As the film enters its second half, the focus shifts to Tyler’s younger sister Emily, played by Russell. She’s left to deal with the fallout of the first half’s events, as they leave her father and stepmother Catherine (Renee Elise Goldsberry) flailing and unable to tend to her needs. She finds solace with one of Tyler’s teammates, a good-natured goober named Luke (Lucas Hedges). Emily’s half of the film takes a significant downshift from Tyler’s half, becoming almost Malickian in how she and Luke commune with nature to deal with their respective traumas while falling deeply in love. Shults uses her as a release valve for the men in her life, parlaying an earlier silent comforting of Tyler into long unburdenings with her father as he wrestles with his failings and with Luke as he struggles with his relationship to his own father.
Both halves of the film could’ve been conceivably massaged and lengthened into their own individual films. The dissolution of Tyler’s life calls to mind plenty of tragic comparisons, while Emily moving from ostracism within her high school community towards some kind of acceptance is also imaginable. While both halves are excellent in their own ways, they don’t sit comfortably beside each other. The relative absence of each respective lead from their co-lead’s story accentuates how unnecessary they are to each other, at least as far as the plot’s concerned. Thematically, there isn’t much of a coherent link either, as Tyler’s father and Luke’s father have little in common, Tyler and Emily are treated differently by Ronald, and the evergreen theme of toxic masculinity dissipates once Emily takes over.
If the whole film doesn’t quite work as a single unit, it is bursting with meaning within smaller chunks. Primarily, the domineering father-son relationship that Tyler and Russell share is well-depicted and imagined, such that Russell is setting his son up for success but a narrow and specific kind of success with ironclad boundaries. Stay within those boundaries, and it’s easy to imagine Tyler running his own business or building a respectable life. However, because Russell is giving Tyler so few strategies beyond force and will, the path he’s set on is brittle. Russell explicitly states the ‘twice as good for half as much’ directive that Black Americans frequently live with, but Waves sees this as another poison pill imparted to these communities from a discriminatory society. The impossibility of failure or compromise only makes Tyler duplicitous and reckless, and he doesn’t have the bandwidth to imagine otherwise just as Russell doesn’t have the capability to accept that maybe his son won’t be a dominant wrestler. The impasse between the two is harrowing in its raw anger and in the dreadful inevitability of it.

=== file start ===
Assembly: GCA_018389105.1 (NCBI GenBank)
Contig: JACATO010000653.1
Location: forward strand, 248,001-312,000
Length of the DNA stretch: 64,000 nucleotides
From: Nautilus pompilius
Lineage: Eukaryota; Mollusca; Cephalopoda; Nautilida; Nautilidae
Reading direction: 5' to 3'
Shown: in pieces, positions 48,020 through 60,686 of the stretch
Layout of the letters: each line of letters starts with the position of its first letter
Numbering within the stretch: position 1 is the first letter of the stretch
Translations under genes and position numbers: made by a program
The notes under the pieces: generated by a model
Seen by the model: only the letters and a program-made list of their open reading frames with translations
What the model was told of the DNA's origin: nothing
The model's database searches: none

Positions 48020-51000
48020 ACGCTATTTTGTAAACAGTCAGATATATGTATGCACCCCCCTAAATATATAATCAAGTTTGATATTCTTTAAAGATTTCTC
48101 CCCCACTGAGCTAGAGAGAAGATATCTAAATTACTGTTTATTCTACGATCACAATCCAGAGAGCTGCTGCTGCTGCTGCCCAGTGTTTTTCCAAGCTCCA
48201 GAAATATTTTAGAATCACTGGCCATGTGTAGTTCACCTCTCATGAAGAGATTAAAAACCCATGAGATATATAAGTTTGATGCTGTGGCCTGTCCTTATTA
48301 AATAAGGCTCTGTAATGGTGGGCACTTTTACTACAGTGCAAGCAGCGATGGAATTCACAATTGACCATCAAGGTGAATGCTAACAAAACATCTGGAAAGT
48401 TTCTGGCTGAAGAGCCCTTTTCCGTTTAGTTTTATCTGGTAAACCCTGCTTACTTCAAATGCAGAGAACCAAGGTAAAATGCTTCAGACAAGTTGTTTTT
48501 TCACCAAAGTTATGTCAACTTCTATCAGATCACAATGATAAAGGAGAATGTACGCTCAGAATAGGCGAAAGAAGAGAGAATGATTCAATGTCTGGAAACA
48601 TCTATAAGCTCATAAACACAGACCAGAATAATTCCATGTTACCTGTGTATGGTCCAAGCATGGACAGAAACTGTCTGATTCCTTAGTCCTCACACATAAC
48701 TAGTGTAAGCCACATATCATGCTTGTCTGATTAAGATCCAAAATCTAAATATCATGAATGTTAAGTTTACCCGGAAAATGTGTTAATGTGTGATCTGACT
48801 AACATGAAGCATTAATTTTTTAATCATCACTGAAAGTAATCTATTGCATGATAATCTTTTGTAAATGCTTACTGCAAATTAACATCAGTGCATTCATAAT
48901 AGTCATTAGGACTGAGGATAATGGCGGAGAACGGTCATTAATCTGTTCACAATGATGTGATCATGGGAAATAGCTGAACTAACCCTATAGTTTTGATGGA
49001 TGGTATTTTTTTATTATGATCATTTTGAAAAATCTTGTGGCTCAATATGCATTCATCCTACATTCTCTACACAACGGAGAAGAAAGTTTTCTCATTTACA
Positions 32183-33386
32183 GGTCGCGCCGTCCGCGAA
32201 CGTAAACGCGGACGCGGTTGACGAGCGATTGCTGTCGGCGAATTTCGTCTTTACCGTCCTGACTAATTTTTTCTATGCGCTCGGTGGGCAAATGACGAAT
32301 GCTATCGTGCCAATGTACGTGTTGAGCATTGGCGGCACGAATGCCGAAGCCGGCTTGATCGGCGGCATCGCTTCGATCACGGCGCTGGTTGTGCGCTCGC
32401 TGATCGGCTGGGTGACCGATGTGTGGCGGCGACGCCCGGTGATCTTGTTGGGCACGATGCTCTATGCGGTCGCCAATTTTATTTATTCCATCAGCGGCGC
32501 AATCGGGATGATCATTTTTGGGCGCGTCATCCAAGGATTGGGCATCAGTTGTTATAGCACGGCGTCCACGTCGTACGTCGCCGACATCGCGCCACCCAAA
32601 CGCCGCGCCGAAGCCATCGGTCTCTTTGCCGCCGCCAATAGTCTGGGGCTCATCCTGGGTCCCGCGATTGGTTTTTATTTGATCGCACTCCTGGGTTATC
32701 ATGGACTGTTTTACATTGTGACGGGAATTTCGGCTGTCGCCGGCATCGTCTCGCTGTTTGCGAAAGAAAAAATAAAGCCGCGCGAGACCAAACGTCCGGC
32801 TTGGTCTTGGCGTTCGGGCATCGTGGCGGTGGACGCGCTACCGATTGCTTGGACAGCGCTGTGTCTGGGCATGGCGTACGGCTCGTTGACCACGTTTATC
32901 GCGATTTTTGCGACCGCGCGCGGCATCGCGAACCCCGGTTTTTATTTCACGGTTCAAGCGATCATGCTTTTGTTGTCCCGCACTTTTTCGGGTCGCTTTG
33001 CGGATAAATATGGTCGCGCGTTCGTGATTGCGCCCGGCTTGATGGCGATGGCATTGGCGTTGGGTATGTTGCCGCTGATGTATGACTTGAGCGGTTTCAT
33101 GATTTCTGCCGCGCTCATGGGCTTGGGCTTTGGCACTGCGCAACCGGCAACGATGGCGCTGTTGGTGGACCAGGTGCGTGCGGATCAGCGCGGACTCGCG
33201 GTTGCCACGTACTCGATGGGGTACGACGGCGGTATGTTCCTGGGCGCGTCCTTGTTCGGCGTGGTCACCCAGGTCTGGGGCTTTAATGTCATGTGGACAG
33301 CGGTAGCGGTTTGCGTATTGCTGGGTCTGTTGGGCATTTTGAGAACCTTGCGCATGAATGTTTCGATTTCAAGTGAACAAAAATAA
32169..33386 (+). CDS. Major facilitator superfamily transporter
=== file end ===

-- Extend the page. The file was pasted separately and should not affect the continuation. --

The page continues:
Shults’ penchant for setting up an inevitable result has been demonstrated in each of his movies, and he’s getting better each time. Krisha put a ticking clock on a family dinner meltdown and It Comes at Night made the popping of a survivalist bubble a matter of time. Waves has the same kind of predictability, but it’s the kind where Shults organically constructs a series of events and reduces the likelihood of alternatives to the end result until what does happen, must happen. He does this by reveling, almost sadistically, in every second of scenes where help could be asked for, and is not. The sound design is key, especially in a brutal wrestling match where one can hear muscle fibers tearing. Shults also uses a lot of spinning, panoramic shots that could be interpreted as carefree exhibitions of limitless possibility, but they also establish a bubble around characters that, for them, creates a false sense of consequence-free behavior until it’s ultimately revealed as a well-constructed illusion.
I’m still most partial to the you-are-there intensity of Krisha, but Waves signifies a consistency in Shults and his own inevitability of one day making something great and unimpeachable. So many of the ingredients are here, though they aren’t evenly distributed throughout his bifurcated film. Waves takes a lot of risks, not only in its potentially controversial casting and plotting, but structurally and formally as well. Those risks mostly pay off, but one can’t help but wonder about the concentrated power of a more fleshed-out telling of either Tyler’s or Emily’s story. Waves is a strong film, but it hints at the possibly stronger film or films nestled within it. B